Other robotic simulation requirements include logging of specific indicators within the simulation. A video logger is such an example, to provide a video of the simulation execution.

The traditional, prior art approach to create a simulation enabled 3D robot model model is:

1) Obtain an existing 3D visual model of the robot or create one using a 3D drawing system such as SolidWorks, Inventor, SolidEdge, 3D StudioMax, Blender or the like;

2) Import this model into the simulation engine and write the program that provides the instructions for operation of each active component of the robot. Examples of such active components include but are by no means limited to servo motors, actuators, sensors, cameras, arms, grippers, and any other special device that has been designed to perform tasks or respond to the environment. As defined such a robotic model with its active components programmed we call a "simulation enabled 3D robot model" (SERM);

3) Import or write the robot behaviour control program to simulate the desired behaviour;

4) Test and refine all programs until all work correctly; 5) Run the simulation tests; and

6) Revise and refine as required to analyze the virtual experiment or system.

If such experiments indicate changes to the robot model design, then such component program segments and other linkages must be re-programmed or modified.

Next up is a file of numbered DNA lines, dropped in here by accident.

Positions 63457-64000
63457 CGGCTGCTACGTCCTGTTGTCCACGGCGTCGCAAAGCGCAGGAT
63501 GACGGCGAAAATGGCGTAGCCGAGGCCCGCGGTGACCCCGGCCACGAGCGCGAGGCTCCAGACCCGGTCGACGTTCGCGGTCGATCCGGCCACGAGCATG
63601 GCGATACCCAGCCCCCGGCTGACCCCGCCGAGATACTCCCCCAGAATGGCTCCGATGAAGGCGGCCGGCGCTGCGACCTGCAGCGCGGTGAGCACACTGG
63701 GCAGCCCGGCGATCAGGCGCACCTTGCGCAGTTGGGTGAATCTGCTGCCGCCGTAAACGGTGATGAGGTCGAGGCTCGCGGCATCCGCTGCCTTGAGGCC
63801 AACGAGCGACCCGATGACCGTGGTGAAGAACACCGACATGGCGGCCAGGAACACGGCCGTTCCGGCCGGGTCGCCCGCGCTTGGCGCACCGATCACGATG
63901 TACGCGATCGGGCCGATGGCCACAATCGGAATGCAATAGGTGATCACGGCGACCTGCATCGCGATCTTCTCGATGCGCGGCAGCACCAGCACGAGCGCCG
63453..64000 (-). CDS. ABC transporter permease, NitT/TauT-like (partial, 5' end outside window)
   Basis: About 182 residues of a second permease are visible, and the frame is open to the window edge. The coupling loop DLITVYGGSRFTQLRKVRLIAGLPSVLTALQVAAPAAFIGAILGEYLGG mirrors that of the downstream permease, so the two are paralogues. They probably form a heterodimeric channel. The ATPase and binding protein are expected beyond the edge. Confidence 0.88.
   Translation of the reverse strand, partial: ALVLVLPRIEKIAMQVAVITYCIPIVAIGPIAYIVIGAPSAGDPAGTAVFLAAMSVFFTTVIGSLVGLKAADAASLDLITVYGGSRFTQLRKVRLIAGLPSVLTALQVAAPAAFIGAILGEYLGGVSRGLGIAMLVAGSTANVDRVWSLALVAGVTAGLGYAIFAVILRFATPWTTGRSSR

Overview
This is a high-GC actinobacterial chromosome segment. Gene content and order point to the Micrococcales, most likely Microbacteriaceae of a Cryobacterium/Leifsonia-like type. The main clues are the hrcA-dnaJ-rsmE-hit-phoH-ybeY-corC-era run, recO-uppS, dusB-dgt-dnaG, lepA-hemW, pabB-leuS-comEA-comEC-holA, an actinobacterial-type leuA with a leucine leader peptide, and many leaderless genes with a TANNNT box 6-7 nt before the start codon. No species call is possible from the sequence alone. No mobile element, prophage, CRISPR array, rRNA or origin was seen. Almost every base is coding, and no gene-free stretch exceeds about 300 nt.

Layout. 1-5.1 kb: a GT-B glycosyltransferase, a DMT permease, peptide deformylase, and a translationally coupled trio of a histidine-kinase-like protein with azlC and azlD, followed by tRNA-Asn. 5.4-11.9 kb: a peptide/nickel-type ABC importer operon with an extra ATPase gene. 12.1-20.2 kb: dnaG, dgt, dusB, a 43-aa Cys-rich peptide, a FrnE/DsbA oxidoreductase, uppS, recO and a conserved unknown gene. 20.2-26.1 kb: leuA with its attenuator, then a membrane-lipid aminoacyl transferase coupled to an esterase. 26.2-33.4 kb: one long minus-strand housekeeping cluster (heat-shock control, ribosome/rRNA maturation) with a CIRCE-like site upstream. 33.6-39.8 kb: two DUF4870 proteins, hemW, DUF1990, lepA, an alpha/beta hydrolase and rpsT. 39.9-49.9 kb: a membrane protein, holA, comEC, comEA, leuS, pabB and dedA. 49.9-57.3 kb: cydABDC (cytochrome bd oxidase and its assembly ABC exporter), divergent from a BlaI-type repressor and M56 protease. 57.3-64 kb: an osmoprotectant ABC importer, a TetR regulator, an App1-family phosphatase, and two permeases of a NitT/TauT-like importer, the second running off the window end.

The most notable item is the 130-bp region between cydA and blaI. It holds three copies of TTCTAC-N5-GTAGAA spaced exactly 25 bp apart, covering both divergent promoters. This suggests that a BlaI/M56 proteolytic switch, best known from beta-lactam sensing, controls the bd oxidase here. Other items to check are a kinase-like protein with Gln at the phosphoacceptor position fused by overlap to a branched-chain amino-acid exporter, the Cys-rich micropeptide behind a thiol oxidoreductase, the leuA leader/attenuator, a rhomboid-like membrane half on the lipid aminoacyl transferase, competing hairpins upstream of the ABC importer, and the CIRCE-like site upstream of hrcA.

Steps 1 and 2 result in the "simulation enabled 3D robot model" (SERM). The traditional process requires a highly skilled 3D graphical programmer with robotic experience and the process is very time consuming. The new method reduces the time by 50-90% and de-skills the process.

in our first robot simulation products, we developed robot simulators using the traditional method of combining the 3D robot model and all the related component programming inside the simulator program. After developing several simulators for different robots, we realized that too much duplicate, redundant effort was necessary. What we really wanted was a new method so we would not have to repeat the detailed programming for every 3D model and their components.